Sunday 29 June 2014

Over 10,000,000 ancient coins is not enough

An article published in the July/August 2014 issue of Biblical Archaeology Review ("Investigating the Crime Scene: Looting and Ancient Coins", by Nathan Elkins, Baylor University professor and Huqoq numismatist) dared to point out that analysing an archaeological site is much like investigating a crime scene and that looting ancient coins destroys a vital part of the evidence ...
“Let’s think of an ancient coin as a murder weapon. No one would disagree that going into a crime scene before the investigators arrive and absconding with the bloody knife, cleaning it and then putting it in a private collection would seriously compromise the case. But this is what happens when looters descend on an archaeological site and remove coins and other artifacts: They disturb objects, their relationships with one another and remove evidence that may well be the ‘smoking gun’ for an excavation.”
The announcement of the article was greeted with a long series of hostile comments by outraged coin dealers and lobbyists, some of them trying to convince us that the innocent article was all part of a dastardly political plot to prevent anyone collecting ancient coins. One amateur lectured the archaeology professor on what archaeology is, another darkly threatened that coin collectors far outnumber those wishing to conserve historically sensitive sites, and so on.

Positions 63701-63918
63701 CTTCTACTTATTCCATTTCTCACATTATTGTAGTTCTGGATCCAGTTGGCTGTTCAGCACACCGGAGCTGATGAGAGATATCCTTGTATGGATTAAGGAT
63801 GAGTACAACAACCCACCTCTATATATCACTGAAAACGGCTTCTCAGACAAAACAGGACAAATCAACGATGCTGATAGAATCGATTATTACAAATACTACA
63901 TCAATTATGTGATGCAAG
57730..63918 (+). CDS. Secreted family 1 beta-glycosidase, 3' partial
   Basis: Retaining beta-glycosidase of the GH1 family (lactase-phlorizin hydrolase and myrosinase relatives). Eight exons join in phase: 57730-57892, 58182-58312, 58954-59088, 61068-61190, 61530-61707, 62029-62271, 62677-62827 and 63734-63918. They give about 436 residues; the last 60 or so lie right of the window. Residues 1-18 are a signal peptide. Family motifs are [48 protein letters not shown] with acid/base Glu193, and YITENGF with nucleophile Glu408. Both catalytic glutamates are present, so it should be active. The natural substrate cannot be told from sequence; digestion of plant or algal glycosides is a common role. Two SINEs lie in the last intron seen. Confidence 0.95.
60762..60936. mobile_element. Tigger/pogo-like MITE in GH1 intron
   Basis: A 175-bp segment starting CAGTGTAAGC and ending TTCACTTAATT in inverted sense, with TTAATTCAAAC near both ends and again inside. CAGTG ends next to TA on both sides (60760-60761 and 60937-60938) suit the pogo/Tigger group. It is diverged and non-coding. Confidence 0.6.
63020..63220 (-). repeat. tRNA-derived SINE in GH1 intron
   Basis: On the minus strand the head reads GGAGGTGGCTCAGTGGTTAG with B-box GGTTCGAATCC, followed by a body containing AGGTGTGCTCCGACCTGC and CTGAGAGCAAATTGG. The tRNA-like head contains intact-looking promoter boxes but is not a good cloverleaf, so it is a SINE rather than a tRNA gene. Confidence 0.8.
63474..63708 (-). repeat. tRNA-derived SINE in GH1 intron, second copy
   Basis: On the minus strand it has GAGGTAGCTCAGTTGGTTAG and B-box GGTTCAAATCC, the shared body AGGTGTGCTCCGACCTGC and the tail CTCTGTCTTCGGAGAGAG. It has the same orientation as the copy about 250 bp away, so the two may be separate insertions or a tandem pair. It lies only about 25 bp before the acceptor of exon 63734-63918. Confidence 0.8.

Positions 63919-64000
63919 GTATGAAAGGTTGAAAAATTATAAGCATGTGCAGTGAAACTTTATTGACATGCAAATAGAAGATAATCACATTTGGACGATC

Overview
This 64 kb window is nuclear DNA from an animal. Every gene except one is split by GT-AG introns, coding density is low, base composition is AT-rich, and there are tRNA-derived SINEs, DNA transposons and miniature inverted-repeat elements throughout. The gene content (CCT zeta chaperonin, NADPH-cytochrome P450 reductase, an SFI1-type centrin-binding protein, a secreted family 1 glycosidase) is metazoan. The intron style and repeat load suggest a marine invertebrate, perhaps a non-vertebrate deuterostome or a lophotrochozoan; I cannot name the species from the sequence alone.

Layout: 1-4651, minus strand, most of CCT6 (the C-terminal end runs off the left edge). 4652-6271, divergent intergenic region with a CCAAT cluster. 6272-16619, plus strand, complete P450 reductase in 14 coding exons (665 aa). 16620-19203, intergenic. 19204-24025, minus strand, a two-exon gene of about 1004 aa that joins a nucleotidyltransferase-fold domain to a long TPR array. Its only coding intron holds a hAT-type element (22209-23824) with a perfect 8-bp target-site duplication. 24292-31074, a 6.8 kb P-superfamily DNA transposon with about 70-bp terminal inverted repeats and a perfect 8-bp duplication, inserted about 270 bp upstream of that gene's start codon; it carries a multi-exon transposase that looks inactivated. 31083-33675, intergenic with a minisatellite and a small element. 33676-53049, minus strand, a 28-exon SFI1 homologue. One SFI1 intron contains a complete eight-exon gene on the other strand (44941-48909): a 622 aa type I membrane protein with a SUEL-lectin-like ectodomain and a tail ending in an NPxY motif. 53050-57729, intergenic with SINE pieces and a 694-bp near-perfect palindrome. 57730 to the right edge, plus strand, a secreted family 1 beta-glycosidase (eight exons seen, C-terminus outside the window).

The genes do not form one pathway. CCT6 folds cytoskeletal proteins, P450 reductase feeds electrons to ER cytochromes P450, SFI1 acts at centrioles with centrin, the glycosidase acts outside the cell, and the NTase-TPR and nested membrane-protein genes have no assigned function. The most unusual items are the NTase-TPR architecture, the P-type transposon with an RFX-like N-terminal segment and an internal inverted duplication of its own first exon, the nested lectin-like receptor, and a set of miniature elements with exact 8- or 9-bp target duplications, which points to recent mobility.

Among the more disingenuous tactics used by the coin dealers and lobbyists was the alarmist 'straw man' argument set up by a dealer who specialises in importing ancient coins in bulk from the Balkans and elsewhere. The simple explanation why he has “yet to see a compelling reason why John Q. Public should not be allowed to own ancient coins” is that no one has ever said he shouldn’t. There’s nothing wrong with owning ancient coins; I own a few myself. The theme of the article merely emphasised that buying ancient coins blindly will encourage looters to source them by trashing archaeological sites.